As we have advised in the past, a bona fide termination of an H-1B employee by an employer only occurs when the employer does all of the following: (1) gives notice of termination to the H-1B worker; (2) notifies U.S. Citizenship and Immigration Services (UCSIS) of the termination; (3) withdraws the underlying Department of Labor (DOL) Labor Condition Application; and (4) offers to provide the H-1B worker payment for transportation home. In a case published late last month, the U.S. Department of Labor’s Office of Administrative Law Judges (OALJ) reminded us how important it is for employers to adhere to these steps. The employee in the case, who held H-1B status valid for a three-year period, was fired by his H-1B employer only two months into his authorized three-year stay. The employee subsequently claimed eligibility for back wages covering over two and a half years of time (from his time of firing until his time of departure from the U.S.), arguing that the employer’s failure to notify the immigration authorities of the termination, coupled with its failure to offer to pay return transportation costs, constituted a failure to effect a bona fide termination. OALJ agreed with the employee, and ordered the employer to pay its former H-1B employee nearly $183,000 in back wages, plus interest.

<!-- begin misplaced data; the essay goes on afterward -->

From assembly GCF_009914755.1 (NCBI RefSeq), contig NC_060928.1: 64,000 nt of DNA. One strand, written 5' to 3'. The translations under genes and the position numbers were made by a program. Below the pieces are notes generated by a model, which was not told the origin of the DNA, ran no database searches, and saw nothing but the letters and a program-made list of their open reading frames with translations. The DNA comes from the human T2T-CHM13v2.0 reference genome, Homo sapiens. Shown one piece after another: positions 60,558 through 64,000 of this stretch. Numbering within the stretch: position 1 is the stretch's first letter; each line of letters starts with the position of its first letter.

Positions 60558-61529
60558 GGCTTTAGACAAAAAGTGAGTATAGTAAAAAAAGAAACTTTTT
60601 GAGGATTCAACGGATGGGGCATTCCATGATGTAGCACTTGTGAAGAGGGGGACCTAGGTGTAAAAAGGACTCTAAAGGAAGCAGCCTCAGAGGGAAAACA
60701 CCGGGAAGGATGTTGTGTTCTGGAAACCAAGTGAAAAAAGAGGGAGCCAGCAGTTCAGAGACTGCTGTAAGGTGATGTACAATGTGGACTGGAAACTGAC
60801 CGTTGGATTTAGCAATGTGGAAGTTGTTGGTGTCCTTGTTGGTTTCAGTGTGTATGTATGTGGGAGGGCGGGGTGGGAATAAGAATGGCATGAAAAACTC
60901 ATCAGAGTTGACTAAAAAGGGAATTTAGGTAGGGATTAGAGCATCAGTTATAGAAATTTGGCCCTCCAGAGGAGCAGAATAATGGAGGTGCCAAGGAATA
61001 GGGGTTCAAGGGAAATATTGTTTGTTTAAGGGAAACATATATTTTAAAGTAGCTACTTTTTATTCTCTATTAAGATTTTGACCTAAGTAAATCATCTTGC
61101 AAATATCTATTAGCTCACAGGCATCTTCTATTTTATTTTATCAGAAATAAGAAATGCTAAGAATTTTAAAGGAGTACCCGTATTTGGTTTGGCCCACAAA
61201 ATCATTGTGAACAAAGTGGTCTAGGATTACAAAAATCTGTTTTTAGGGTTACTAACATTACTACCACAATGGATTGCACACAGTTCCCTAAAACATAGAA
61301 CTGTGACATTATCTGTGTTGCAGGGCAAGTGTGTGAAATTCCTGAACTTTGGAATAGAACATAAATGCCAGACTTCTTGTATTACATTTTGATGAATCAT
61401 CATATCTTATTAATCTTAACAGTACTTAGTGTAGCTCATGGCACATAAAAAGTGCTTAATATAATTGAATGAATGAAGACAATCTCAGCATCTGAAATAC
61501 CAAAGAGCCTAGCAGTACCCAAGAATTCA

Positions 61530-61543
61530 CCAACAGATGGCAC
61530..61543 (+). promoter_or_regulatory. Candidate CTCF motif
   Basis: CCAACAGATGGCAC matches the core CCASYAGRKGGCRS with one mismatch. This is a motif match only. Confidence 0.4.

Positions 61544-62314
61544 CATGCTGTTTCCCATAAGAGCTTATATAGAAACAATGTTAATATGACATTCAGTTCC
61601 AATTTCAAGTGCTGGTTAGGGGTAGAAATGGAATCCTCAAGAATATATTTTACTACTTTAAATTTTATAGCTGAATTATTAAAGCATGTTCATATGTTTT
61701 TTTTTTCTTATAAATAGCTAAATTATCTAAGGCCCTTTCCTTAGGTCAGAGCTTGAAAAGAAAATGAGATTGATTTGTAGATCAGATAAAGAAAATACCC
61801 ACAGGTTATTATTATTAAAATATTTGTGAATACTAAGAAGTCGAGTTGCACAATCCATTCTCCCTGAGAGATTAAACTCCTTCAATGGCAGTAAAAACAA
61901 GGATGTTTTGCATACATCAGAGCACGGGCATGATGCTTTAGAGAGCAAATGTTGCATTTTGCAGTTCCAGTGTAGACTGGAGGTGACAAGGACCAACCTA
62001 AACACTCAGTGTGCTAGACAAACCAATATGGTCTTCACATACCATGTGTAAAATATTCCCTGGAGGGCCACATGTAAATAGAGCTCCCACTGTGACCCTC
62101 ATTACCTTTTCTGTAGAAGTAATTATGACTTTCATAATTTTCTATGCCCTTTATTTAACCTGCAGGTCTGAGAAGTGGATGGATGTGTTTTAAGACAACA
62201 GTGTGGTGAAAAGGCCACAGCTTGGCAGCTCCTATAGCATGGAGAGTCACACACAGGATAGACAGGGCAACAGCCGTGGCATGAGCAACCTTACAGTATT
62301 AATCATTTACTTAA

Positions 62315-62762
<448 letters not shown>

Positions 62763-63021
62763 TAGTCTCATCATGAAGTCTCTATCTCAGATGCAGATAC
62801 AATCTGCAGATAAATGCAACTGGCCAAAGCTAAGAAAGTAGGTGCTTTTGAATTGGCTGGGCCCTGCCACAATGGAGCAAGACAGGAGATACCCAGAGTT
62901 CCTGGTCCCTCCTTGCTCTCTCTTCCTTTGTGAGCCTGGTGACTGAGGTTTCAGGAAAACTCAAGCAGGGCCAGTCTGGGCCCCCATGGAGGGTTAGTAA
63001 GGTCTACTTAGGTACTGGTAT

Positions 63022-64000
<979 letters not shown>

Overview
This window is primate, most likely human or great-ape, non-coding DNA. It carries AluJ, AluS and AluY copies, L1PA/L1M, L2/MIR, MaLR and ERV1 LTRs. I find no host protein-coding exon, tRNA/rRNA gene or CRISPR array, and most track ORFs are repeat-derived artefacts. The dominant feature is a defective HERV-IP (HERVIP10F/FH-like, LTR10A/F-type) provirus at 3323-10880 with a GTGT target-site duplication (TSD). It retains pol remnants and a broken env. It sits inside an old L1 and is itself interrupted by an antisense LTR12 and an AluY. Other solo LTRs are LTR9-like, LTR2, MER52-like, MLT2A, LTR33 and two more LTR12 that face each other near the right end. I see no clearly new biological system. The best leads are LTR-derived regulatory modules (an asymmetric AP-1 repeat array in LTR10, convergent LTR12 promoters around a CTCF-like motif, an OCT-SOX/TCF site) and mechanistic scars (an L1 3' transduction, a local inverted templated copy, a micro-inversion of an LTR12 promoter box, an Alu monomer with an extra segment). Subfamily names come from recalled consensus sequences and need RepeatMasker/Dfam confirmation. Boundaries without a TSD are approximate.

This recent case reminds us that it is absolutely critical to follow the USCIS and DOL bona fide termination requirements following termination of an H-1B employee.